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Tomb Raider: Legend
Score: 80%
ESRB: Teen
Publisher: Eidos Interactive
Developer: Crystal Dynamics
Media: UMD/1
Players: 1
Genre: Action/ Adventure

Graphics & Sound:
Lara Croft makes her first appearance on the PSP with the latest action-adventure title Tomb Raider: Legend. And, with the massive Angel of Darkness debacle, many fans are saying it had better be good. Well thankfully, Legend generally makes for a great game, but it seems that the title's translation onto the handheld is a bit lacking.

As far as the game's visuals are concerned, the presentation is good, but not great. At times, animations seem a bit rough and the textures are definitely turned down a bit from the PS2 version. Aside from those exceptions, it is a good experience.

Vocals are solid and everything from Lara's British accent to the supporting characters really come through on the handheld, while at times the sound effects (gun fire, engines, background noises) seem fairly bland and just blend together way too much for my taste.

In Tomb Raider: Legend, we not only delve deeper into the Earth's past, but also Lara's history. The game opens up with us finally learning what happened to the explorer's mother and the rest of the game deals with the ancient artifacts surrounding that sad day. Throughout the rest of the game, you will travel from Bolivia to Peru to Japan in search of artifacts that are some how linked to the ruins where Lara's mother died and the legend of King Arthur.

As far as I can tell, the winning formula that made Tomb Raider as successful as it is (again ignoring the last game), continues on in Legend. Lara will move blocks, jump over perilous pits, and solve convoluted puzzles in order to collect treasures and solve the mystery in front of her. There are, of course, a few additions that add to the game's depth.

One of the new tricks up Lara's sleeve is a nifty, magnetic grappling hook that will help her not only cross large gaps, but pull boxes across fiery walkways or pull her along a raging waterway on top of an old coffin.

The game's graphics have also been improved. There are several puzzles sprinkled throughout the game that involve placing blocks on large see-saws and then jumping on one end so that the block can fly up and land on a higher platform. Other physics-heavy puzzles involve poles that pivot around as you swing on them. So now you not only have to time your jumps, but wait until the pole you are going to jump to is lined up with your current one. And on top of that, if you miss and have to start over, you need to use your grapple to pull the poles back into position.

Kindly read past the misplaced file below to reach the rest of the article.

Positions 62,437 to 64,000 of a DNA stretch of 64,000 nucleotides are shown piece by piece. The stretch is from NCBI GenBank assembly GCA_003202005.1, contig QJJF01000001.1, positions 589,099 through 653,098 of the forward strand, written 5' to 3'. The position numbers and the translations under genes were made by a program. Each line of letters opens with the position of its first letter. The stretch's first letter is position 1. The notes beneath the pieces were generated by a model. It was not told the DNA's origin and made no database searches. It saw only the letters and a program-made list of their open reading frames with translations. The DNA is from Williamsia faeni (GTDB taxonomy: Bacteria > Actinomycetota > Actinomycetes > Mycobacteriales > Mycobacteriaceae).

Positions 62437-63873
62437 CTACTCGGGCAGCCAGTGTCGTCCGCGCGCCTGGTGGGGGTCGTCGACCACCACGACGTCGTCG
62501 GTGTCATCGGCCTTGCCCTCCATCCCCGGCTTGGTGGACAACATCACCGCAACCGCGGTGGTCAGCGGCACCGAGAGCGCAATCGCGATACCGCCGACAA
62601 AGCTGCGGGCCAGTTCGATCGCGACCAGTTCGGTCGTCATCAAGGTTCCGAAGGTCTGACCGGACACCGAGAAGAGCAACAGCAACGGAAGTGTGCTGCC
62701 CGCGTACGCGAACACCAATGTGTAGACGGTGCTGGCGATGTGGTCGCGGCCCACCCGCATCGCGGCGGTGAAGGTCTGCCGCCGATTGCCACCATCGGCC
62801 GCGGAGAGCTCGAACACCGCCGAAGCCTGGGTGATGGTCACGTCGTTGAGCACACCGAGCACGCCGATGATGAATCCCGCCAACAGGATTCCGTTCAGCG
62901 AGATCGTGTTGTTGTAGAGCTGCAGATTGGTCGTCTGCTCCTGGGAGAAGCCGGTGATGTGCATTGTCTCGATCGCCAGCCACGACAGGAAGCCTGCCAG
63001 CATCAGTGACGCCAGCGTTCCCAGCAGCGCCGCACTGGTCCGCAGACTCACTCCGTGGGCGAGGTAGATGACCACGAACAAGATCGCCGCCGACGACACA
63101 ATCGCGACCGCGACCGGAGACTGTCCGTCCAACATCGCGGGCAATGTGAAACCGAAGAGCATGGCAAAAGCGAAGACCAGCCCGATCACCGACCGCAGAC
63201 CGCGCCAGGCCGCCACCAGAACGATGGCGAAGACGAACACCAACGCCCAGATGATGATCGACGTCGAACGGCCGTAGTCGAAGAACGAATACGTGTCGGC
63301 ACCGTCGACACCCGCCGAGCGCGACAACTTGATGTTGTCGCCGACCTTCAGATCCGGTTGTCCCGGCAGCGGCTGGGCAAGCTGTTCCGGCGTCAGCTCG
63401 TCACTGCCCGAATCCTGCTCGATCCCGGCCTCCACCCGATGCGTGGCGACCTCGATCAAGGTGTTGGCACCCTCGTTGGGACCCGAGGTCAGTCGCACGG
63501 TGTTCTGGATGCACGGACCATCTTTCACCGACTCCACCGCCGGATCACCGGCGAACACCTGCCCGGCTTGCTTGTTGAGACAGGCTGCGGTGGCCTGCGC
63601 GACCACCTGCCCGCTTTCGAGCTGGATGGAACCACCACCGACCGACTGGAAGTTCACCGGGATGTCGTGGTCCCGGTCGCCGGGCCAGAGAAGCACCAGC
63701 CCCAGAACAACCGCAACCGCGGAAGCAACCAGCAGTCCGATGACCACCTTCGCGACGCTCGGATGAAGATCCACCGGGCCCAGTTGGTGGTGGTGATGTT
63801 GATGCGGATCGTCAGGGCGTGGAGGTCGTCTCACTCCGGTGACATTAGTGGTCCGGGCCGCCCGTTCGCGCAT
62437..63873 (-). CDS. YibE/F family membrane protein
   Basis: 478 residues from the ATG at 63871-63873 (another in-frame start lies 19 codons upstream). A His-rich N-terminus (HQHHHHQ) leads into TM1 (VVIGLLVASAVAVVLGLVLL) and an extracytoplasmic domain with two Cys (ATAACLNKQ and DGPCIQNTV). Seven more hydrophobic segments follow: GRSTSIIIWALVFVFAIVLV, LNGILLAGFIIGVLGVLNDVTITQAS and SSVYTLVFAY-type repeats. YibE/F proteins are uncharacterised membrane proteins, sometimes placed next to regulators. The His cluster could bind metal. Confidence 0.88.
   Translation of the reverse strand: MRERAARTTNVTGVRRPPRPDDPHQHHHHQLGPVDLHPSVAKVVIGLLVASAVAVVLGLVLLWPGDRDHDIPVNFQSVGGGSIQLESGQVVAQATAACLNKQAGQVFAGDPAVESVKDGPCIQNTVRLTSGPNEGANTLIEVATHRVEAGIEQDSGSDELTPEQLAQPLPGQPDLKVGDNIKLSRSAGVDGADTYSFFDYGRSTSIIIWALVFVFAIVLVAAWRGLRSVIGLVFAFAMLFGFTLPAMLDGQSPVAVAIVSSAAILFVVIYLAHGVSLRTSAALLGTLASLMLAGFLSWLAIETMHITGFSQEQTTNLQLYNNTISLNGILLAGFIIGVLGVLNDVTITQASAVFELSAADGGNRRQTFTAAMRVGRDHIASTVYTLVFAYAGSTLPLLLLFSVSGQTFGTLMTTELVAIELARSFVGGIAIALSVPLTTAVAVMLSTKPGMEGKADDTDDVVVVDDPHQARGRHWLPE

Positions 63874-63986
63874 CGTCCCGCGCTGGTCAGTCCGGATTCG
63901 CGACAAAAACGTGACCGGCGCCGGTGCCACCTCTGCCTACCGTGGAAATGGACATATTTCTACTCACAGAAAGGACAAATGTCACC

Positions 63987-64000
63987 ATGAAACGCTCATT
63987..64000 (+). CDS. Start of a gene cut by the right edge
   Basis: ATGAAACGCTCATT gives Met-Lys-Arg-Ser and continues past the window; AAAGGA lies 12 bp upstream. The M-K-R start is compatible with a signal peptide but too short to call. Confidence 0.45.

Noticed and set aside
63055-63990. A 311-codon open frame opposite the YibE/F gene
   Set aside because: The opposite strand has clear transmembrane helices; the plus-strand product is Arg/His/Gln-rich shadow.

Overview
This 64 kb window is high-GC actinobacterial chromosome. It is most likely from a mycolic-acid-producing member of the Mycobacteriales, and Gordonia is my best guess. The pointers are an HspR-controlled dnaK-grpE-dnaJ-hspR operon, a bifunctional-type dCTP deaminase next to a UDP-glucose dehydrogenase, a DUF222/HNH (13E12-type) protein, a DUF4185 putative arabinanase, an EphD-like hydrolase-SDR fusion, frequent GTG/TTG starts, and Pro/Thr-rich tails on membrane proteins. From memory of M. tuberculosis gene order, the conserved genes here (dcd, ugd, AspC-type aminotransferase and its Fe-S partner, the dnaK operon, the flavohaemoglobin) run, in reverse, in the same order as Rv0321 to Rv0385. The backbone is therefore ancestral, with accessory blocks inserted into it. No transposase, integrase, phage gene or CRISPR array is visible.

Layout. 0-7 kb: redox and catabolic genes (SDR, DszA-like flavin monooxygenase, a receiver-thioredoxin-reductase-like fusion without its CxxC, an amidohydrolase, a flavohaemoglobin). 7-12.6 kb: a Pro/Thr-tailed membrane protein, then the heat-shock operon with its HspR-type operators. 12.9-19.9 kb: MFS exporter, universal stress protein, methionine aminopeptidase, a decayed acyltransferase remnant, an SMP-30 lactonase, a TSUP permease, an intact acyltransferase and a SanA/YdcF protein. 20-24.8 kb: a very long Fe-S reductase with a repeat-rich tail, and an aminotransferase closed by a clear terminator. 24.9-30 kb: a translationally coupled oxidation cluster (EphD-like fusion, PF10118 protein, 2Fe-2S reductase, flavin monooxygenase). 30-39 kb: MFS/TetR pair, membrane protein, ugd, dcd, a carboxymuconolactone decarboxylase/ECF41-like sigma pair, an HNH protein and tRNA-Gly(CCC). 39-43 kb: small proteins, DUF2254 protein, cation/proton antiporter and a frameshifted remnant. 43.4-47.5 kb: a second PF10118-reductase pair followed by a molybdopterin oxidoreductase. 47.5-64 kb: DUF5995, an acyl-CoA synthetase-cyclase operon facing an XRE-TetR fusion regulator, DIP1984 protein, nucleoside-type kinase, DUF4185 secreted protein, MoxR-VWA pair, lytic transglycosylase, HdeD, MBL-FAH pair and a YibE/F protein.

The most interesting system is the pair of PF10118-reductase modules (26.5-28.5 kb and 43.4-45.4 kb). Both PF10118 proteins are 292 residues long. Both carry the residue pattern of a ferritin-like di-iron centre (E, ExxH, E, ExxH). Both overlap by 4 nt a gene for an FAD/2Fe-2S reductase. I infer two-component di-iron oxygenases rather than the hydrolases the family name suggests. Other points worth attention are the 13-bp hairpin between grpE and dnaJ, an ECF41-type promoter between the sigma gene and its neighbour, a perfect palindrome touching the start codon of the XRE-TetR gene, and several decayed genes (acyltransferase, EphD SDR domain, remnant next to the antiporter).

At times, Tomb Raider: Legend seems really easy. Some of the puzzles and mechanics that have to be performed are just slight distractions and delays. But there are other times when stupid little issues just get in the way of the gameplay and it really makes certain parts of the game more difficult. One instance is the level where you have to drive a dirt bike through a desert. This could be a fun level and something that would add more depth to the game, but there weren't enough save points and the controls were just too twitchy to make it an enjoyable experience. Instead, I spent quite a lot of time running through the same series of dirt roads over and over again and it got very frustrating very fast.

Game Mechanics:
It seems the bane in the PSP control setup is its lack of 2 analog sticks. Like in many other games, Tomb Raider: Legend just begs to have the second stick to control the camera. Unfortunately, the only semblance of control you have is that you can line the camera up with Lara's view by tapping the Left shoulder button. In general, the camera does a good job of following your character, but when you have to line up jumps, it makes it really tough without the second stick.

The other major issue with the controls is the aforementioned bike-riding level where you use the analog nub to guide Lara all over the road. I'm not sure if this is an issue on the systems with full analog sticks or if its just the mechanics of the PSP's nub, but it seems like a small twitch on the stick will send Lara flying across the screen (and typically into a rock to her death). I got the impression from Psibabe that this was also a problem in the console versions (she has played this game on both the PS2 and Xbox 360), but I still feel like this was an even bigger problem on the handheld.

Tomb Raider: Legend is a solid title that will probably please all or most fans of the series. This incarnation of the game, on the other hand, might leave a few more frustrated. Unless you have a few long plane rides ahead of you, you might want to look into the console versions before you pick up Legend for the PSP.

-J.R. Nip, GameVortex Communications
AKA Chris Meyer

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